Date of Award
Doctor of Philosophy
Loucas G. Christophorou
Robert J. Lovell, John Creely, Harold Schweinler, R. O. Barnawell, R. Y. Pai
Conclusion: In the present work a new experimental device was built, tested, and applied to the study of NIR's of a basic series of organic molecules. The importance of this work is threefold:
1. It has demonstrated that such a device can yield accurate values of electron affinities and vertical attachment energies.
2. A complete series of fluorine-substituted benzene derivatives has been studied to yield their electron affinities and/or vertical attachment energies. This has provided new insights concerning the negative ion states of these molecules.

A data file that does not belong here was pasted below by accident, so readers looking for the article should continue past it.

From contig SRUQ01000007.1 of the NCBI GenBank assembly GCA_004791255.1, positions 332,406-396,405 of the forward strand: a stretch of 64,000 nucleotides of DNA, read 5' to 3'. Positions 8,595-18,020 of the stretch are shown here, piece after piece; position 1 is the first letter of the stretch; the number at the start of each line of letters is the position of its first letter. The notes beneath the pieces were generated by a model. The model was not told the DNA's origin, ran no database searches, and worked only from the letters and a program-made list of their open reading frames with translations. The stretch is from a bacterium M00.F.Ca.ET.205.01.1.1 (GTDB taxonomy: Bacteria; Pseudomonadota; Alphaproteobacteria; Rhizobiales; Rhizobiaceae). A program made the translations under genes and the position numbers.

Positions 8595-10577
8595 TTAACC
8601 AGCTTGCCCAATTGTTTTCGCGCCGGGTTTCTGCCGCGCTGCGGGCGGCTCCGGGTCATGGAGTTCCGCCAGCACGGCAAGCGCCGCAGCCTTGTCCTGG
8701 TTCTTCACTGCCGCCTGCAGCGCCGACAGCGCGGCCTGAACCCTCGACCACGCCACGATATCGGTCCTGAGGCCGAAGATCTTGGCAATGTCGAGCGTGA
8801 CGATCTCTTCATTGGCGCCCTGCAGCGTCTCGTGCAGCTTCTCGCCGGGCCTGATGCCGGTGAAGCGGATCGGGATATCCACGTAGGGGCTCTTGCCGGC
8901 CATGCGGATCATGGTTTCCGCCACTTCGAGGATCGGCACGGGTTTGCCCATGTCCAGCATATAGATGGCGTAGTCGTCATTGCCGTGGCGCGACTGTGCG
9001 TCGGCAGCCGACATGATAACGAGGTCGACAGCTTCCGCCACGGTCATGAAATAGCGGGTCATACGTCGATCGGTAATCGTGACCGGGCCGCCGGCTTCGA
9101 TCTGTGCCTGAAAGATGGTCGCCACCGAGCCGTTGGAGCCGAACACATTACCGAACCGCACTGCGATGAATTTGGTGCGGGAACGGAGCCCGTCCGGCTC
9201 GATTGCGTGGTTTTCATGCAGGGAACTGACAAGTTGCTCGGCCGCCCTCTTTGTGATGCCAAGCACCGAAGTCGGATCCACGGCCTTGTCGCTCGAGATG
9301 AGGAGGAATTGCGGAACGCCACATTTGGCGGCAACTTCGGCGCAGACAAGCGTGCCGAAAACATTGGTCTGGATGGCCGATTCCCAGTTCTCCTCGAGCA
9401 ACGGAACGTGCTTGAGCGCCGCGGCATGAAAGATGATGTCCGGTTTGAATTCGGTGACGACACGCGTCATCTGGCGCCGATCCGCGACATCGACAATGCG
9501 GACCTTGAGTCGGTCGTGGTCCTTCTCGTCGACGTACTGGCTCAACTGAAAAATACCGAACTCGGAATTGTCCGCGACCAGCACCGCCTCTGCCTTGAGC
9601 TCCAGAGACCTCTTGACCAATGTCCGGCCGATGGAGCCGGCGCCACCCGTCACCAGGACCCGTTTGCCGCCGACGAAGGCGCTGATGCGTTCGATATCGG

3. Solid samples (with sufficient vapor pressures) can be studied with the present device to measure their VAE's and/or EA's. Such a sample is biphenyl for which VAE's were measured which, in turn, yielded information of the interaction of the two benzene rings.
Although negative ion resonances of benzene and the fluorobenzenes exist for very short lifetimes in isolated molecule conditions (i.e. the present work), their existence in condensed systems (eg. biosystems) is of fundamental importance in radiation damage. During low-energy electron interactions, these molecules can undergo inelastic resonance scattering whereby the molecule is left in a vibrationally excited state. The lifetime of this state can be sufficiently long to allow for chemical (biochemical) reactions.
Frazier, John Ronald, "Negative Ion Resonances in the Fluorobenzenes and Biphenyl. " PhD diss., University of Tennessee, 1978.